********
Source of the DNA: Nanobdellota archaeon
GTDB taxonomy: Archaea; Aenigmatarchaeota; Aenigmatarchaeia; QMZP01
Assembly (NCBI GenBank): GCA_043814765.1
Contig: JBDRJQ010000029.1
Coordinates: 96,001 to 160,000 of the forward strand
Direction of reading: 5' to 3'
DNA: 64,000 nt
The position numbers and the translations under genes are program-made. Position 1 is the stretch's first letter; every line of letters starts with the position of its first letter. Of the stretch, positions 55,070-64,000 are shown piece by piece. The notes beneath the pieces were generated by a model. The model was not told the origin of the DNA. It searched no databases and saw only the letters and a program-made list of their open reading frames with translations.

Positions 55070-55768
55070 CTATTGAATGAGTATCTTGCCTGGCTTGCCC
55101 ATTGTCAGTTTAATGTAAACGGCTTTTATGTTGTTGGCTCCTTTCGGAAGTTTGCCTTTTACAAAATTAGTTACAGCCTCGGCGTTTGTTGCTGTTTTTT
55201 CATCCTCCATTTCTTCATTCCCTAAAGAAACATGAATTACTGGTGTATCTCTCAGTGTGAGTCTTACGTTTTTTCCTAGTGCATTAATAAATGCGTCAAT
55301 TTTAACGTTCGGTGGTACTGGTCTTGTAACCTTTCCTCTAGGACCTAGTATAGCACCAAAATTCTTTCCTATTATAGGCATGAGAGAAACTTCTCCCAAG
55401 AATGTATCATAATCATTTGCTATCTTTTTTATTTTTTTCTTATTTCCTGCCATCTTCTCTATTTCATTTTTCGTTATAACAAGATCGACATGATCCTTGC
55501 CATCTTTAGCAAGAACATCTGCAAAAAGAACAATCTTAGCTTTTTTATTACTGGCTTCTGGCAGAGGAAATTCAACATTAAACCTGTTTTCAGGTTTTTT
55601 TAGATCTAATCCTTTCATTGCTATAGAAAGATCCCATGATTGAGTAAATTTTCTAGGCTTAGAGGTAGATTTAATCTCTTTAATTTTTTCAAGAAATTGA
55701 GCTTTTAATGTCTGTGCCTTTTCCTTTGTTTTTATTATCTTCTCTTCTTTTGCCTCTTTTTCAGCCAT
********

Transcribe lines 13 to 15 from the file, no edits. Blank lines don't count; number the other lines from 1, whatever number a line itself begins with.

55301 TTTAACGTTCGGTGGTACTGGTCTTGTAACCTTTCCTCTAGGACCTAGTATAGCACCAAAATTCTTTCCTATTATAGGCATGAGAGAAACTTCTCCCAAG
55401 AATGTATCATAATCATTTGCTATCTTTTTTATTTTTTTCTTATTTCCTGCCATCTTCTCTATTTCATTTTTCGTTATAACAAGATCGACATGATCCTTGC
55501 CATCTTTAGCAAGAACATCTGCAAAAAGAACAATCTTAGCTTTTTTATTACTGGCTTCTGGCAGAGGAAATTCAACATTAAACCTGTTTTCAGGTTTTTT